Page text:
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Astronomers spot pair of planets dancing the lambada (+video)

A duo of very different planets orbit in close proximity but will not collide, but close encounters could cause gravitational tides, says a scientist. 

Finding an Earth-like planet is the Holy Grail of exoplanet research
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Imagine if the Neptune was only a million miles from Earth. What a view we’d have! … not to mention some incredible gravitational effects from the close-by, gigantic planet. A similar scenario is taking place for real in star system in the constellation Cygnus.

A newly found planet duo orbiting a sun-like star come together in extremely close proximity, and strangely enough, the two planets are about as opposite as can be: one is a rocky planet 1.5 times the size of Earth and weight 4.5 times as much, and the other is a gaseous planet 3.7 times the size of Earth and weighing 8 times that of Earth.

“They are the closest to each other of any planetary system we’ve found,” said Eric Agol of the University of Washington, co-author of a new paper outlining the discovery of this interesting star system by the Kepler spacecraft. “The bigger planet is pushing the smaller planet around more, so the smaller planet was harder to find.”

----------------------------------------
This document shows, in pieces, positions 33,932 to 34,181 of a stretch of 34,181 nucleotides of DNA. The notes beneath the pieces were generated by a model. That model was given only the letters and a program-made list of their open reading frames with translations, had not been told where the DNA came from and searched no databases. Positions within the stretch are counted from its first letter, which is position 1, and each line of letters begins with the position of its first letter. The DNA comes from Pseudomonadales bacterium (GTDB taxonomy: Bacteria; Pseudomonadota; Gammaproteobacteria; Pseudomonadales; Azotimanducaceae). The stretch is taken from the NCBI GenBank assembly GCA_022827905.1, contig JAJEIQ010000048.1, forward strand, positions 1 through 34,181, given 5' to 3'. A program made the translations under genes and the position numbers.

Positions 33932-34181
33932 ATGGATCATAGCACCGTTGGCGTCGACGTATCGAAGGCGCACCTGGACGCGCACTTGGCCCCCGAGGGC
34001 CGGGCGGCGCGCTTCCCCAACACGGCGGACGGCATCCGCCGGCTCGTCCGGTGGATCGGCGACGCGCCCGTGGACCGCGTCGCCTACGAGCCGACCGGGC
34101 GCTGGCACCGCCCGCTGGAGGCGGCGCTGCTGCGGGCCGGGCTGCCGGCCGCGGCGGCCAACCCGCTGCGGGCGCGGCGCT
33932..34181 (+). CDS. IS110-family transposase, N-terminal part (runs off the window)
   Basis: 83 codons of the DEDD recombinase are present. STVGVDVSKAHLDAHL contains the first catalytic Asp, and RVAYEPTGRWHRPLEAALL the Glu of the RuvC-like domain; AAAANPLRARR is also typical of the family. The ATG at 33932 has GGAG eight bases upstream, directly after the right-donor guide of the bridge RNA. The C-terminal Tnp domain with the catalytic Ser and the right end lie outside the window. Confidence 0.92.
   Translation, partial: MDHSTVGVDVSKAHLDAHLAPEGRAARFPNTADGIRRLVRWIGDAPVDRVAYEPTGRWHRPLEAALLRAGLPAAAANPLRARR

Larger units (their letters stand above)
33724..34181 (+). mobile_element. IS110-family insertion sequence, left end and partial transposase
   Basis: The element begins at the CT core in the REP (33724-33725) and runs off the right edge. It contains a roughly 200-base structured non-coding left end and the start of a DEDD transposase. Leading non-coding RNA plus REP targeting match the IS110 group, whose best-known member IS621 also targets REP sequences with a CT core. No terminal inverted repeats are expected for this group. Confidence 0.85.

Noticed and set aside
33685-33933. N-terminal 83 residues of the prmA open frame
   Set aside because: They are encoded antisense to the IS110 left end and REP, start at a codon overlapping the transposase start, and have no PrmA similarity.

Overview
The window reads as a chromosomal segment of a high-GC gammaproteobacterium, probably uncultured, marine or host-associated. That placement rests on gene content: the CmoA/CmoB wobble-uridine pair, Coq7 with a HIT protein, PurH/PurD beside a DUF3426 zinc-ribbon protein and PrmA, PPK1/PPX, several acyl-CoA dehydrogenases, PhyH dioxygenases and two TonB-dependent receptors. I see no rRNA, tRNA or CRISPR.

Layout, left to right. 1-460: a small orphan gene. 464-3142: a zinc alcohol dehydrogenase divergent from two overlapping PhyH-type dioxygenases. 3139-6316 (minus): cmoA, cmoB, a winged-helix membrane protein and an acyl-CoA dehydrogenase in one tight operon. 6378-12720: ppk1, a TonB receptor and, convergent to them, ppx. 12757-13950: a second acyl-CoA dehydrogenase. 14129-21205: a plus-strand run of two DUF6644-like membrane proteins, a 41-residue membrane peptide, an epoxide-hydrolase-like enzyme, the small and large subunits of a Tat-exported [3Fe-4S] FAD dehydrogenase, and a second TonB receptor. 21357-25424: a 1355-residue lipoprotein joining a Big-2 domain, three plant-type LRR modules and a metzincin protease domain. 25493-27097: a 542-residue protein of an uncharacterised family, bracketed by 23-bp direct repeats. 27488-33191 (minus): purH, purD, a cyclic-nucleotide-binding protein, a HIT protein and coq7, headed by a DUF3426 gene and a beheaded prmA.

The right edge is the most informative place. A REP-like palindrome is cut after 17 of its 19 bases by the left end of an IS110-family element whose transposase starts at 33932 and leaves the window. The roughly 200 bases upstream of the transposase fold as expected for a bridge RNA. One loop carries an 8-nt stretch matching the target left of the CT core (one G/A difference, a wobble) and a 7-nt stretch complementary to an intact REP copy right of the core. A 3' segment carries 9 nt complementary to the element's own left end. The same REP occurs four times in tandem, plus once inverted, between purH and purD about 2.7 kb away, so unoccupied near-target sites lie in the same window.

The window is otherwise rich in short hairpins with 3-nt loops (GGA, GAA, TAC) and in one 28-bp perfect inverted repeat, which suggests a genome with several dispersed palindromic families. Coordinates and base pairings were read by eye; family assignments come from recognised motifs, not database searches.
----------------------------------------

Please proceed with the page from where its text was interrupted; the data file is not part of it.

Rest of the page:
Known as Kepler-36, the star is a several billion year older than our Sun, and at this time is known to have just two planets.

The inner rocky world, Kepler-36b orbits about every 14 days at an average distance of less than 11 million miles, while the outer gas “hot Neptune” planet orbits once each 16 days at a distance of 12 million miles.

The two planets experience a conjunction every 97 days on average. At that time, they are separated by less than 5 Earth-Moon distances. Since Kepler-36c is much larger than the Moon, it presents a spectacular view in its neighbor’s sky. And the science team noted that the smaller Kepler-36b would appear about the size of the Moon when viewed from Kepler-36c).

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